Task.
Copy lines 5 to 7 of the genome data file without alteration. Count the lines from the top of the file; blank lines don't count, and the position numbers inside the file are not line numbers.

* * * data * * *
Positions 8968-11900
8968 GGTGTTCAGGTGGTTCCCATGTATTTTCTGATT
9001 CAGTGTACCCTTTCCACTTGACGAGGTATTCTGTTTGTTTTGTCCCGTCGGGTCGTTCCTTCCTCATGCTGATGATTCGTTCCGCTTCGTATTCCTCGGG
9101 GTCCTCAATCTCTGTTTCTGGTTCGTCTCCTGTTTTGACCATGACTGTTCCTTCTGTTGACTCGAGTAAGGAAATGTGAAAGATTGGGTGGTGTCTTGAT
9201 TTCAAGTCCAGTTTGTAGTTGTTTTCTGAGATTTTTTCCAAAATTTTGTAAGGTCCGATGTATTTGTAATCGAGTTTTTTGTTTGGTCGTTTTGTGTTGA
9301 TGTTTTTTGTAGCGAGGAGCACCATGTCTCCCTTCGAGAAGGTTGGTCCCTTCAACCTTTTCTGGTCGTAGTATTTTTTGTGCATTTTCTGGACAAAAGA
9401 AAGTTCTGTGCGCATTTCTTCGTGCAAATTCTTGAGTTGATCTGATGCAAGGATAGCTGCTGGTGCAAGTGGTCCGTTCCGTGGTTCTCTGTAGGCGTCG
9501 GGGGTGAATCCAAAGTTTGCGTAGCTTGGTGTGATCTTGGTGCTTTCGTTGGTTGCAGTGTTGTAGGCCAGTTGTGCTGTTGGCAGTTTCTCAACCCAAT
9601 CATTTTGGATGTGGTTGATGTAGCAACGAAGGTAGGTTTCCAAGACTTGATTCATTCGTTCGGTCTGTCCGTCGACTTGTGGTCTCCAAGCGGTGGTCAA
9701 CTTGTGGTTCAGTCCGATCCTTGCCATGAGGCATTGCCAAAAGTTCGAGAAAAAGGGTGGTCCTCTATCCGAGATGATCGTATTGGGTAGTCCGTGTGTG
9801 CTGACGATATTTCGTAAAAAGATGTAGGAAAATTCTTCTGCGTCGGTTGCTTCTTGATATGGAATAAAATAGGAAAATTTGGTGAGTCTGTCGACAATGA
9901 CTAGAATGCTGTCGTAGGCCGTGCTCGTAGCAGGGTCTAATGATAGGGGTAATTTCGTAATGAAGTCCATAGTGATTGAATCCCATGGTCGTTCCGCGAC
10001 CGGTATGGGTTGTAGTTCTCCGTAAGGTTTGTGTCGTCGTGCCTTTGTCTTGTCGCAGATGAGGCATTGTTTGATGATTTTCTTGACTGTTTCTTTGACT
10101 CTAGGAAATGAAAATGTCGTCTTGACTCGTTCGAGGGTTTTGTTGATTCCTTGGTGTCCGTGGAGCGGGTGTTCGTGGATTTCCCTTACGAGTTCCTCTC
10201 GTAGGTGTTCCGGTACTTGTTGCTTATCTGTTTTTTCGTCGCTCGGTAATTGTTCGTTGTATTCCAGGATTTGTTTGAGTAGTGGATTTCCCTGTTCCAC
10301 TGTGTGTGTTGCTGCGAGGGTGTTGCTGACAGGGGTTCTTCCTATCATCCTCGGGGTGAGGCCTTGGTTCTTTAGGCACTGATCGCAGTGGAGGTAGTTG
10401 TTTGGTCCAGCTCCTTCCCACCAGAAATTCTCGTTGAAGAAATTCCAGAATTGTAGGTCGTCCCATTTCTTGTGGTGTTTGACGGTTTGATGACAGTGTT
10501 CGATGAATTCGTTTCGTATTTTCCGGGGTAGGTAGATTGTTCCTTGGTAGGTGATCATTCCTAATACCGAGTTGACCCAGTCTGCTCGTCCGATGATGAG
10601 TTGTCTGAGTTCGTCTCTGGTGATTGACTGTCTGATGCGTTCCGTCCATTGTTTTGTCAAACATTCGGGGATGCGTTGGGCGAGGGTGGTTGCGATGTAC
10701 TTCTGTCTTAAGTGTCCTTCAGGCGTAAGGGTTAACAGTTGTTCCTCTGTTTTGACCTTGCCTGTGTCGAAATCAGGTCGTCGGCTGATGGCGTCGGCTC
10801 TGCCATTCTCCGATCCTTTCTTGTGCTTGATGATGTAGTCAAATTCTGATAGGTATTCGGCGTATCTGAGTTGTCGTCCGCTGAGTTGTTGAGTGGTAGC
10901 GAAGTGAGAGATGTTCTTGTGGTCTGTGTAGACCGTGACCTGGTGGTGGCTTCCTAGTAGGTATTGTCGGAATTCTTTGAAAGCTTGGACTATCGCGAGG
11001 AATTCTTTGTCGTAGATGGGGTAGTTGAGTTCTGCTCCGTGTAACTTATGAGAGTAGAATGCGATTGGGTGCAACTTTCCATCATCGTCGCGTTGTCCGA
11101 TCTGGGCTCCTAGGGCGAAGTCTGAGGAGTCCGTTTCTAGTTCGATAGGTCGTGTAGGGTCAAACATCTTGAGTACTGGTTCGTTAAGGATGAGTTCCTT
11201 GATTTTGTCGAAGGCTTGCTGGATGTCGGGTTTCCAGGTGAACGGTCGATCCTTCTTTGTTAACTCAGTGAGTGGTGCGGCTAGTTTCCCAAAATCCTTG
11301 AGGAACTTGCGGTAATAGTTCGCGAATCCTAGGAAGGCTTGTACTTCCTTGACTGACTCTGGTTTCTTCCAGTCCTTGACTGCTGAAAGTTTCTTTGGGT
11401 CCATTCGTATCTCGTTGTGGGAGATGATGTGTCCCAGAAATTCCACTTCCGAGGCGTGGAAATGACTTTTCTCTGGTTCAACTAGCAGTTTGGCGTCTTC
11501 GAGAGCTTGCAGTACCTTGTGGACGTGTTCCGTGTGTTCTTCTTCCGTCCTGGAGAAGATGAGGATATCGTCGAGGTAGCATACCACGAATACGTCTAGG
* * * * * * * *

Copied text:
9201 TTCAAGTCCAGTTTGTAGTTGTTTTCTGAGATTTTTTCCAAAATTTTGTAAGGTCCGATGTATTTGTAATCGAGTTTTTTGTTTGGTCGTTTTGTGTTGA
9301 TGTTTTTTGTAGCGAGGAGCACCATGTCTCCCTTCGAGAAGGTTGGTCCCTTCAACCTTTTCTGGTCGTAGTATTTTTTGTGCATTTTCTGGACAAAAGA
9401 AAGTTCTGTGCGCATTTCTTCGTGCAAATTCTTGAGTTGATCTGATGCAAGGATAGCTGCTGGTGCAAGTGGTCCGTTCCGTGGTTCTCTGTAGGCGTCG